Today Ashley had a post “How has your blog changed over time?”. I quickly started formulating a response but didn’t post it as a comment. It wasn’t relevant but it made me think. I’ve actually written about that recently. I was even thinking about it this morning – of perhaps changing my blog name to “Miscellaneous Mishegoss” because that’s what I usually write about. My blog hasn’t really changed much (aside from the name and the URL) tho I do believe the content used to be a lot better – deep thoughts on many occasions, just all round better content and writing. Plus, of course, lots of kitty pics and videos. 

Then Peggy just posted on a variety of topics but the one that caught my attention was a paragraph about her feeling homesick for Northern Virginia (which is where I live now but no we never lived in remotely near one another). She recently retired and moved further south and she is not feeling at home just yet. 

It got me to thinking that I have moved approximately 21 times (probably a few more than that especially if you count temporary housing while looking for permanent housing) – and it was sometime ago that I wrote about being unconnected and home-less. I still feel that way. 

She talked about missing her “tribe” and I often talk about finding my tribe – I think she meant her neighbors and friends and I mean people like me but then I don’t think I have ever had a tribe which goes to my being unconnected. 

(All of a sudden I got a picture in my head of me floating in space in one of those space suits – unconnected to anything.) 

Life is so temporary, so ephemeral. So floaty and gauzy. Or that’s how I’m seeing it at this moment. 

Pinball Brain and Book List

 I’m reading a most extraordinary book and in trying to formulate a short “review” my brain went pinballing all over the place. As I composed this post in my head multiple topics popped into my consciousness. I even stopped thinking to Google some facts. Let’s see if I can stick to basics.

The book: Matrix, a novel by Lauren Groff 

The main character is Marie based on a real person, Marie de France. Another historical person who figures prominently is Eleanor of Aquitaine and, quite obviously the story takes place in the 12 century. I suppose one could say this is an historical novel, a genre I don’t often read. 

The story is quite engaging, the writing is magical, topics covered are quite modern and topical even. 

Can I say more? Oh my yes but that would have me (and you if you follow along) bouncing around history, women in history, feminism, religion etc. 

I don’t know that this is a book for everyone and while it is a short book (252 pages in total) I am reading it slowly, maybe ten pages at a sitting, because it is thick with words and images and ideas. It is powerful and magical and absolutely brilliant.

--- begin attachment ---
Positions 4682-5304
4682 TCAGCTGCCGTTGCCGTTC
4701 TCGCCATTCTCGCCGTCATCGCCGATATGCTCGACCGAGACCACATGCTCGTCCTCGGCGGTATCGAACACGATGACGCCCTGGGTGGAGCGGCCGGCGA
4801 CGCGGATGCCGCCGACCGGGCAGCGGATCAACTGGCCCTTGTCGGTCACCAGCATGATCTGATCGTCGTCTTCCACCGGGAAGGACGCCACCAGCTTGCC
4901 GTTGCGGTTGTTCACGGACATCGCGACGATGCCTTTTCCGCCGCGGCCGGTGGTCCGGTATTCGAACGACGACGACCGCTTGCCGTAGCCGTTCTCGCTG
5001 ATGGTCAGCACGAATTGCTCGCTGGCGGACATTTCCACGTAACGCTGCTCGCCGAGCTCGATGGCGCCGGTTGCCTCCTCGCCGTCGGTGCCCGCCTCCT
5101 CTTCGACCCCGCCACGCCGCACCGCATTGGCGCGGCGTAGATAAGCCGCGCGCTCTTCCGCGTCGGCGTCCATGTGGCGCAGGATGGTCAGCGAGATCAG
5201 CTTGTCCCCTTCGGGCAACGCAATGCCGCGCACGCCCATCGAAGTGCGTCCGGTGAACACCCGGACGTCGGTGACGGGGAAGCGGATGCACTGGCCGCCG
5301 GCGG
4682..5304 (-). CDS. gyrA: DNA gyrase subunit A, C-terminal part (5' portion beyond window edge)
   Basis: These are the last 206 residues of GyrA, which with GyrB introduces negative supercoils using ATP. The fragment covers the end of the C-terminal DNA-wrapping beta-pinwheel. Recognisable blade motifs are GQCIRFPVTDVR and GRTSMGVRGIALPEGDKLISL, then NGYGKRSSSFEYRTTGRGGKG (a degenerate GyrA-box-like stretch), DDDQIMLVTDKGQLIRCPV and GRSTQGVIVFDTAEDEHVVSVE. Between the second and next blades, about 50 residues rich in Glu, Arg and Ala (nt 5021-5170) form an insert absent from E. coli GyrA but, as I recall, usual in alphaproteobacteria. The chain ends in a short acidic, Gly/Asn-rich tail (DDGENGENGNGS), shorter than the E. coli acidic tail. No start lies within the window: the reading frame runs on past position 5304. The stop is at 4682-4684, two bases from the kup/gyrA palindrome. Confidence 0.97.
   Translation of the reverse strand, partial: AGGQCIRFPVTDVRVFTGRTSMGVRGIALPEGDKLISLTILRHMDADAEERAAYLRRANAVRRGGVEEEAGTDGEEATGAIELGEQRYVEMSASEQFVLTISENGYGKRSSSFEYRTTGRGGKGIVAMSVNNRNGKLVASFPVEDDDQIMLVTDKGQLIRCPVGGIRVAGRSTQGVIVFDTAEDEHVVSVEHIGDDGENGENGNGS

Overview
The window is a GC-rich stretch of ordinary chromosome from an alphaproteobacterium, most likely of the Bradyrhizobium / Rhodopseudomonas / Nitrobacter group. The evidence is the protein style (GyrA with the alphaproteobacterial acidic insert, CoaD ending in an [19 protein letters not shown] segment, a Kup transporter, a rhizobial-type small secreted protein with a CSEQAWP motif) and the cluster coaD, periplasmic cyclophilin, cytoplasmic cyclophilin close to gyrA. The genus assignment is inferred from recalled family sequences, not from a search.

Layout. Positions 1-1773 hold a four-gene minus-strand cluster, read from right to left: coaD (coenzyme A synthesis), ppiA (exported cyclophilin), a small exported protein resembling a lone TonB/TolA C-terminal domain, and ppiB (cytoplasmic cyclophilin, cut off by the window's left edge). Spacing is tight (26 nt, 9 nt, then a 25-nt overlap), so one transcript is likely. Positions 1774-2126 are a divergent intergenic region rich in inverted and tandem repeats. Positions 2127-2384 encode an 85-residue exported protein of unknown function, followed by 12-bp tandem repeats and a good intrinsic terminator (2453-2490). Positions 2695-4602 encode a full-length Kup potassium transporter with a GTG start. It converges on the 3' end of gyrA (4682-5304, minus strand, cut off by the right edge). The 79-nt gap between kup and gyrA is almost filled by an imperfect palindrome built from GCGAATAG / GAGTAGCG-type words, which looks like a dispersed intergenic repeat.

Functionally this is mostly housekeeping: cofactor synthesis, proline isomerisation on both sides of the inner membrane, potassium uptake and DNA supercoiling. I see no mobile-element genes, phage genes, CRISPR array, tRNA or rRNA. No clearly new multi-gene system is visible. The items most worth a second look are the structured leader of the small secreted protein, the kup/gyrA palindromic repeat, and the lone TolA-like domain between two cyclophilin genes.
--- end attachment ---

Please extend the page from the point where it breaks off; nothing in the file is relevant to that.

Excellent book #2: The Sentence by Louise Erdrich. 

Oddly enough this book also features real life people – the author herself and her real life bookstore. The fictional characters in the book are most probably based on real people (my assumption). The time is now, the covid pandemic is a feature. Also – it is woman centric. 

It reads easily and quickly. The language is what I call conversational. I like books written in a conversational style. They are engaging, they draw you in easily because these are people you might know and this is how you talk and interact. And their lives are relatable. 

Books I didn’t finish for various reasons – 

Tracy Flick Can’t Win by Tom Perrotta – Seems this is 30 years later sequel to the book “Election” which was made into a movie (also called Election starring Reese Witherspoon as Tracy Flick). I never read the first book and I never saw the movie and I just didn’t care.

Winter’s Bone by Daniel Woodrell – This was also made into a movie (2010) with Jennifer Lawrence which is why I chose the book. The movie always looked interesting tho I never watched it. Perhaps the movie is better than the book because, once again, nothing about this book was engaging or interesting to me. Reviews say it reads like a thriller. It wasn’t.

The Latinist by Mark Prins – No – just no. Perhaps a little pretentious? Perhaps I’m just not smart enough to appreciate it? Or – it’s just boring. Pfft!

Devil House by John Darnielle – Description from the Amazon listing – “Devil House is John Darnielle’s most ambitious work yet, a book that blurs the line between fact and fiction, that combines daring formal experimentation with a spellbinding tale of crime, writing, memory, and artistic obsession.” 

I didn’t get far enough into the book to be able to comment on any of that description. The book was just tedious. 

I also knocked off a few light and fluffy books – murder mysteries that I accessed for free from various free ebook sites. None of them really stick in my mind and I don’t actually keep track of them. But every one I started I finished. They were hardly great literature but more engaging than the critically acclaimed books listed above that I did not finish. 

And there you have it. How I spend my time. I’m going to put a bunch of links to these books below and you can read the professional reviews of these books if you are moved to do so. 


Matrix – NPR review,  Marie de France (Wikipedia entry)Eleanor of Aquitaine (Wikipedia entry)

The Sentence – NPR review,  Louise Erdrich – Wikipedia entry

Tracy Flick Can’t Win – NPR review

Winter’s Bone – NPR review

The Latinist – NPR review (audio and transcript)

Devil House – Kirkus review